#1
Can someone give some exercises for memorizing arpeggios.
Quote by hendo123456789
invincibleneo - you are one of the only people in this thread that talk sense.
#2
just take a song you like, and break down the chords, i do it a lot and it's adds fun to the exercise
#4
Learn how to find intervals - then if you can spell the arpeggio you can play it
#6
5? I can think of about 20 without even trying.
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#7
The easiest way is to learn all of the intervals on the fretboard and learn the formulas of the arpeggios you want to play. It will take time, but if you do it this way you'll learn how to play any arpeggio all over the fretboard. If you decided to just learn patterns you'll have more limitations.
#8
Actually what I was talking about arpeggio shape. I have a chart with all the notes laid out. And its a little overwhelming to look at. I can't make much of it.

@jsepguitar: I agree with what you say but I also think that memorizing shapes will help me get started more like side wheels when learning bicycles. Over time the shapes will dissapear and regular application will fade out the arpeggios. Like when I'm trying to express emotion accurately i'll be forced to think outside the shapes. But the shapes will be a healthy crutches atleast right now.
Quote by hendo123456789
invincibleneo - you are one of the only people in this thread that talk sense.
#9
Quote by jsepguitar
The easiest way is to learn all of the intervals on the fretboard and learn the formulas of the arpeggios you want to play. It will take time, but if you do it this way you'll learn how to play any arpeggio all over the fretboard. If you decided to just learn patterns you'll have more limitations.



I dont see why you would not learn patterns. Just learn what notes are in each arpeggio, and where they are on the fretboard. Intervals are good to learn but I will never count intervals on a fretboard when I can just hit the note I need.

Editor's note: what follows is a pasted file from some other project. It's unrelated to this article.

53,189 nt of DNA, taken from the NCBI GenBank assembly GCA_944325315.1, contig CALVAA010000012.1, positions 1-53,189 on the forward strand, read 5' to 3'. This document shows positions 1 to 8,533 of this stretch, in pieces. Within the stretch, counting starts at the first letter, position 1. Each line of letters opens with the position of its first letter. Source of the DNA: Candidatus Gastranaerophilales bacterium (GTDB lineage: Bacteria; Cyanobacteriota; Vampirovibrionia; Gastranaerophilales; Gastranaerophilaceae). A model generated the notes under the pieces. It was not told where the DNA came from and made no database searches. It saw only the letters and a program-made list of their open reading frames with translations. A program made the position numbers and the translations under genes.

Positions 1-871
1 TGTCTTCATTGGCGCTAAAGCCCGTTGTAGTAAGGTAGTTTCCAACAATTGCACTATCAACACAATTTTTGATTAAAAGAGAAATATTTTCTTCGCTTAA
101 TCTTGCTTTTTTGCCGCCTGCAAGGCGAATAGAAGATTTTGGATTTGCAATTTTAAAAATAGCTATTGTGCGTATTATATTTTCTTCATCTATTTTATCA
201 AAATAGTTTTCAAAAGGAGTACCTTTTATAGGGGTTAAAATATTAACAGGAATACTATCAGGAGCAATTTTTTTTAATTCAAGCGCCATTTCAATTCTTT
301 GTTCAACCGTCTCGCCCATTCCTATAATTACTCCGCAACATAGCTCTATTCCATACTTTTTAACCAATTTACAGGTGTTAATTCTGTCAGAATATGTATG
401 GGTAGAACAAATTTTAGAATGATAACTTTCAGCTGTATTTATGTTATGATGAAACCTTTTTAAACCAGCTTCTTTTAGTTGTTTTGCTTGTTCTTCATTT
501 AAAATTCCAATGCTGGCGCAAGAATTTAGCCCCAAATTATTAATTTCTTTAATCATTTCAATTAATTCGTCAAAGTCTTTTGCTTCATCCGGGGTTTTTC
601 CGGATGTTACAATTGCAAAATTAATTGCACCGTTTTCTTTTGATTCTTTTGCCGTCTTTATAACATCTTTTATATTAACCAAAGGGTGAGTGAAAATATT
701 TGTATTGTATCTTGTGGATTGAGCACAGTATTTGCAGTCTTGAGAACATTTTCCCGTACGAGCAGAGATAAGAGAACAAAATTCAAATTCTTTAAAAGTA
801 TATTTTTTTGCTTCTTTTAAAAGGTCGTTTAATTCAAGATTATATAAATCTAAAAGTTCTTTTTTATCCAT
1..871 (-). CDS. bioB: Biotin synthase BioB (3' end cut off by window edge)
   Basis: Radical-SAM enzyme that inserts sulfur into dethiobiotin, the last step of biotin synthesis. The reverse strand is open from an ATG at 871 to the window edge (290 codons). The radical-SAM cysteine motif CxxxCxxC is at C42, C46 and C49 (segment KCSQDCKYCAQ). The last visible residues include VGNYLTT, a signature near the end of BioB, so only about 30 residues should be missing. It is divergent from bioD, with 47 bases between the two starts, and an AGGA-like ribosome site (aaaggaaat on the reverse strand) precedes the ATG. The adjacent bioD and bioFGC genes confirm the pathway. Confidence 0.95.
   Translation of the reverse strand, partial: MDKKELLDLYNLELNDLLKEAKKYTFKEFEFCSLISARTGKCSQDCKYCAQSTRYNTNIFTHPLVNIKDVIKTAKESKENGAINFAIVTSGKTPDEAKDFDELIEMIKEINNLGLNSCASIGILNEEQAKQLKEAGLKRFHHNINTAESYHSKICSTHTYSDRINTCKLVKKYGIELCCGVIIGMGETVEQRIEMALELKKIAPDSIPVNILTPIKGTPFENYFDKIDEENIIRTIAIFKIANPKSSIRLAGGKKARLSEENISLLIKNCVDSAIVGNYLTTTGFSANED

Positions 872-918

Quote by UtBDan
this man hits the nail on the head.
#11
Quote by ChrisN
5? I can think of about 20 without even trying.


Well, I meant 5 different positions of shapes. There are hundreds of chords, so there will be as many arpeggio shapes, but the same arpeggio usually has 5 positions that cover the entire neck, like scales. Off course, you can create some shapes that are in-between those positions, but it's easier to start with 5 of them.
#12
Quote by invincibleneo
Actually what I was talking about arpeggio shape. I have a chart with all the notes laid out. And its a little overwhelming to look at. I can't make much of it.

@jsepguitar: I agree with what you say but I also think that memorizing shapes will help me get started more like side wheels when learning bicycles. Over time the shapes will dissapear and regular application will fade out the arpeggios. Like when I'm trying to express emotion accurately i'll be forced to think outside the shapes. But the shapes will be a healthy crutches atleast right now.
Ok - if you want arpeggio shapes work em out for yourself slowly. Pick a root note, and stick your index finger on it on the E string. Then stay in that position and play the 3rd, 5th and 7th. Woohoo, you just played a 1 octave major arp Do it again and you've got a 2 octave arp. Then move your hand down so your pinky is on the root instead of your index finger and do the same from their. Then start over but on the A string instead of the E string - and you've got 4 Major arp shapes straight away. And more importantly, if you work them out like that for yourself you'll understand wheere they come from too.
#13
Quote by blueriver
I dont see why you would not learn patterns. Just learn what notes are in each arpeggio, and where they are on the fretboard. Intervals are good to learn but I will never count intervals on a fretboard when I can just hit the note I need.